Although I didn’t realize it at the time, I was really lucky to be awkward and shy enough in high school that sex was never even close to a possibility, no matter how much us girls talked about it in the back of the soccer bus. I never had to worry about a lot of the things that my friends did. Does he really love me? Is it supposed to feel like that? I’m 3 days late, could I be pregnant? And while none of my close friends wound up teen parents, I’ll always remember the swollen bellies and defeated expressions of the girls who did.
I can’t imagine that raising a child is ever easy, let alone at 16 when you don’t even know who you are as a person. I’m more than a decade older than that, in a loving marriage of over 6 years and I still get the cold sweats thinking about being responsible for another human life. Maybe it’s naïve of me, but I would think that people would do anything they could to make sure that teen mothers and their children thrive in such a difficult circumstance. So, it surprised me to learn of one charter school in Louisiana that seems to be taking an entirely different stance, as well as subjecting female students to some pretty egregious privacy violations.
The Delhi Charter School, a Louisiana public school, states in its policy manual that it may require any female student who is “suspected” of being pregnant to submit to a pregnancy test or a physician’s examination. Should the student test positive or, heaven forbid, refuse to take the test she may not attend classes at the school and is instead forced to pursue “home study.” If that isn’t acceptable then the student is counseled to “seek other educational opportunities.” There are neither guidelines regarding what constitutes adequate suspicion nor any recourse for a falsely accused student who refuses to submit to the test.
Putting aside the blatant sexism of this rule (the ACLU has already filed a challenge to this law on grounds of discrimination) and the obvious privacy issues involved, how can this school justify denying educational opportunities to a student population that is so seriously in need?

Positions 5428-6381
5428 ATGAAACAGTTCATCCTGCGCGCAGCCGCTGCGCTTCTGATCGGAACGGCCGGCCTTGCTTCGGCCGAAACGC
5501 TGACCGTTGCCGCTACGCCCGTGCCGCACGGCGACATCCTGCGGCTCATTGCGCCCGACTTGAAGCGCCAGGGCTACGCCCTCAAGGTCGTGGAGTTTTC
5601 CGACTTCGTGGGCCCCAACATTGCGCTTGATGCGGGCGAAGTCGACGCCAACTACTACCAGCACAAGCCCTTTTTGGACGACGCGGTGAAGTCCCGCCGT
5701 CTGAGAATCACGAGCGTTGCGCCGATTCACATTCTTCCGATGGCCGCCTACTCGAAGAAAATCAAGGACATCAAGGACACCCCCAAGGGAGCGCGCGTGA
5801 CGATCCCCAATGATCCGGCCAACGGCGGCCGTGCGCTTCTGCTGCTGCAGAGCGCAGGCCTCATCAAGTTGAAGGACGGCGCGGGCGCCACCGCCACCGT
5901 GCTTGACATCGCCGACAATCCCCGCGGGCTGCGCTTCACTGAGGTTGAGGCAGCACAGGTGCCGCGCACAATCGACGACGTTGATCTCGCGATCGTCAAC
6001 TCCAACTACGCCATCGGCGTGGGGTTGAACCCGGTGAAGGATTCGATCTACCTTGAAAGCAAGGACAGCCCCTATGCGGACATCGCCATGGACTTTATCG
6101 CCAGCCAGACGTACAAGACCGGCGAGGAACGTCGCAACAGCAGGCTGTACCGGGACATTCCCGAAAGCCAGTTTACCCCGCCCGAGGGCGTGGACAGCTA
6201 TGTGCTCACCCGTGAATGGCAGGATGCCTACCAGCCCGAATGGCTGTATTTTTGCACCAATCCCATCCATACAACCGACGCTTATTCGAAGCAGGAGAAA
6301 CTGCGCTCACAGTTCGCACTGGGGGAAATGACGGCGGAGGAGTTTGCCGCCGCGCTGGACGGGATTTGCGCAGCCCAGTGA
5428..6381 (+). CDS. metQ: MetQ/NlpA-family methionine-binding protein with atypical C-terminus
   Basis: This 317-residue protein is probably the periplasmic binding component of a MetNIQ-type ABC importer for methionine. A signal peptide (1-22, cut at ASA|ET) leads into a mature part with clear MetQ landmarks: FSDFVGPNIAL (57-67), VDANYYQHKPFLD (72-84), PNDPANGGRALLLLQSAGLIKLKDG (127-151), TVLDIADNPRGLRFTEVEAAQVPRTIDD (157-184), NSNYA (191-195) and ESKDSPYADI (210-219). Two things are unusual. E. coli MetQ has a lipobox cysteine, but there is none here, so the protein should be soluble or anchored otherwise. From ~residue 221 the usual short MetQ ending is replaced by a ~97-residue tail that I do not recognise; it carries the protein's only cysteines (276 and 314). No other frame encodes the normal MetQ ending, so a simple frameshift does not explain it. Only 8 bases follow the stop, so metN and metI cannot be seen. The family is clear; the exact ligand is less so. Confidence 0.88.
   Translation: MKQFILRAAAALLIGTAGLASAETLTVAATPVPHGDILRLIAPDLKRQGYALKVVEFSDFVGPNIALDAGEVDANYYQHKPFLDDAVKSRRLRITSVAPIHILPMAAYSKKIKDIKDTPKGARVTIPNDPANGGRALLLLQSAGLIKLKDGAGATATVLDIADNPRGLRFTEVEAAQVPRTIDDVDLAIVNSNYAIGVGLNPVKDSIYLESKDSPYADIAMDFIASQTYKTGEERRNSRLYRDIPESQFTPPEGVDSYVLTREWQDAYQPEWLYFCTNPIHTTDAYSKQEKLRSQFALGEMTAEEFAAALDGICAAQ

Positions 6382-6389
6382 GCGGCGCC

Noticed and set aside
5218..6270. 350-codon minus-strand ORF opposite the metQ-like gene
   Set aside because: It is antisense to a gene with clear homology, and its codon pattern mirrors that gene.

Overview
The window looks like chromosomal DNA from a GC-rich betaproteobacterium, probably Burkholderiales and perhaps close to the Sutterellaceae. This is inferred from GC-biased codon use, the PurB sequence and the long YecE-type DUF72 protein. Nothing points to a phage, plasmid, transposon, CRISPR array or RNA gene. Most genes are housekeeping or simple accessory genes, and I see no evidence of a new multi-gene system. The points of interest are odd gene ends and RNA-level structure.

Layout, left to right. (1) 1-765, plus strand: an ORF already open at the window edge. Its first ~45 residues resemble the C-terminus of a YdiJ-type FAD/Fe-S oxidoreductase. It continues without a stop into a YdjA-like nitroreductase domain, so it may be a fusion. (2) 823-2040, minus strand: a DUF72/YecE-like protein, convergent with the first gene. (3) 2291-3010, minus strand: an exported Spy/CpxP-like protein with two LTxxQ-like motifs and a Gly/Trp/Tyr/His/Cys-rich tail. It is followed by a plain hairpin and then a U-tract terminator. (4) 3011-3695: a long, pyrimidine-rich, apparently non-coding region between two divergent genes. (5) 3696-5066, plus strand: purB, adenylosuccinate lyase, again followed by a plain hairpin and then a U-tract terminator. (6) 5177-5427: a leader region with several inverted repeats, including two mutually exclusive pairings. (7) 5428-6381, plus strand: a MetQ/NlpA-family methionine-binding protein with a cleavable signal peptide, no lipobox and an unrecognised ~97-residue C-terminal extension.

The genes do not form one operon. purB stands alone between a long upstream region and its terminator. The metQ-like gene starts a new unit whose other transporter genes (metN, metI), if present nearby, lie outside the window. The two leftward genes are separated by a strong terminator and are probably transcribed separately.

The statistics are serious. Only about a third of teen mothers under 18 actually end up completing high school and by age 30 only 1.5% of all teen moms have a college degree. Unfortunately, the education rabbit hole goes deeper than the teen parent herself. Around 66% of the children of teen parents earn their high school diploma as compared to 81% of children born to older parents.
Making sure teen mothers have a basic education is already a problem in this country and this school’s solution is to force these young women out of the classroom and into home study. I don’t know about you, but I was salutatorian of my high school class and if I had been forced to do all of my schooling at home I never would have graduated. Isn’t that the exact opposite aim of all educators and administrators? Shouldn’t school be a safe place for our youth to grow and develop rather than a place where young girls feel alienated, humiliated, and then rejected?
Schools should be making sure teen mothers have every chance possible to thrive, not just for themselves, but for the next generation. We as a country know that those who have less education than a high school diploma are twice as likely as average to be unemployed and if they do have a job they will make about half the average salary. By kicking these young women out of their school Delhi Charter School is telling them that they are not worthy of classroom time, that they don’t deserve the same level of interaction as their peers who aren’t pregnant, and, essentially, that they won’t waste their time on someone who won’t succeed. How devastating to a young woman who is already in an incredibly difficult position.
This practice is incredibly harmful to a student population so in need of educational opportunities. Perhaps Delhi Charter School could take a cue from a charter school neighbor to the north. Polly Fox Academy in Toledo, Ohio is a school specifically for 7-12th grade pregnant or parenting girls. Their goal is to help teen moms finish high school while fostering each young woman’s potential in an open and loving community. This is what support looks like. This is acceptance and love and nurturing ideals. This is what every school should aspire to; accept your students as they are and work your tail off to ensure they have the same educational opportunities every young person deserves.
UPDATE: As of Yesterday, Dehli Charter School has decided to change the policy of kicking out students that refused a pregnancy test, or tested positive. Dehli Charter School claims they did not know their actions were wrong and in direct violation of Title IX of the 1972 Education law requiring equal opportunities for both sexes.
Brandi is a lawyer in Denver who spends very little time actually lawyering. She can usually be found working for free at a non-profit, hiking up mountains, or bossing her husband around because he made the mistake of asking her for help with his business one time. She’s horribly technologically inept (unless people still use AIM in which case she’s a genius) and takes one bite out of every donut instead of finishing a single donut in its entirety, which is probably a metaphor for something but she hasn’t figured out what it is yet. You can read more from Brandi on her blog, Randi Nickle.
image courtesy Jezebel